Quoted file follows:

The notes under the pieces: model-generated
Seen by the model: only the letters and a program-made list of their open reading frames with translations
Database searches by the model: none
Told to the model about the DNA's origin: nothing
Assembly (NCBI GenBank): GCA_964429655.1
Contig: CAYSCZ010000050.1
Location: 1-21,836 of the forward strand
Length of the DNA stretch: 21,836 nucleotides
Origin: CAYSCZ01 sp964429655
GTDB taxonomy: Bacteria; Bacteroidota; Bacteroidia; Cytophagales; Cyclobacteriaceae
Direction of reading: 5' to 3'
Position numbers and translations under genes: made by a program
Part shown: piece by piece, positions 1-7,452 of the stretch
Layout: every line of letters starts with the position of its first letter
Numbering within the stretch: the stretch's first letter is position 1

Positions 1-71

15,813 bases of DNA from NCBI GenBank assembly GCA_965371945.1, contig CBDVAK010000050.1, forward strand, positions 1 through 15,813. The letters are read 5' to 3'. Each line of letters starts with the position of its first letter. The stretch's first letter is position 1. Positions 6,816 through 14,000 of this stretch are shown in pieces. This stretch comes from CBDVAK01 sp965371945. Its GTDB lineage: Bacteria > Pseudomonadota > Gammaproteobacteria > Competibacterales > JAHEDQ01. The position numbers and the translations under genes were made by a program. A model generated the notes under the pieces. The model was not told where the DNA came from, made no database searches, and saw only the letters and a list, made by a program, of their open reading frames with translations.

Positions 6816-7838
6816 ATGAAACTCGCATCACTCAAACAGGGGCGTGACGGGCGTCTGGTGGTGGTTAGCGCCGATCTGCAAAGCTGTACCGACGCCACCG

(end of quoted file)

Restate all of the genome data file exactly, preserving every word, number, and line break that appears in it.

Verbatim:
The notes under the pieces: model-generated
Seen by the model: only the letters and a program-made list of their open reading frames with translations
Database searches by the model: none
Told to the model about the DNA's origin: nothing
Assembly (NCBI GenBank): GCA_964429655.1
Contig: CAYSCZ010000050.1
Location: 1-21,836 of the forward strand
Length of the DNA stretch: 21,836 nucleotides
Origin: CAYSCZ01 sp964429655
GTDB taxonomy: Bacteria; Bacteroidota; Bacteroidia; Cytophagales; Cyclobacteriaceae
Direction of reading: 5' to 3'
Position numbers and translations under genes: made by a program
Part shown: piece by piece, positions 1-7,452 of the stretch
Layout: every line of letters starts with the position of its first letter
Numbering within the stretch: the stretch's first letter is position 1

Positions 1-71

15,813 bases of DNA from NCBI GenBank assembly GCA_965371945.1, contig CBDVAK010000050.1, forward strand, positions 1 through 15,813. The letters are read 5' to 3'. Each line of letters starts with the position of its first letter. The stretch's first letter is position 1. Positions 6,816 through 14,000 of this stretch are shown in pieces. This stretch comes from CBDVAK01 sp965371945. Its GTDB lineage: Bacteria > Pseudomonadota > Gammaproteobacteria > Competibacterales > JAHEDQ01. The position numbers and the translations under genes were made by a program. A model generated the notes under the pieces. The model was not told where the DNA came from, made no database searches, and saw only the letters and a list, made by a program, of their open reading frames with translations.

Positions 6816-7838
6816 ATGAAACTCGCATCACTCAAACAGGGGCGTGACGGGCGTCTGGTGGTGGTTAGCGCCGATCTGCAAAGCTGTACCGACGCCACCG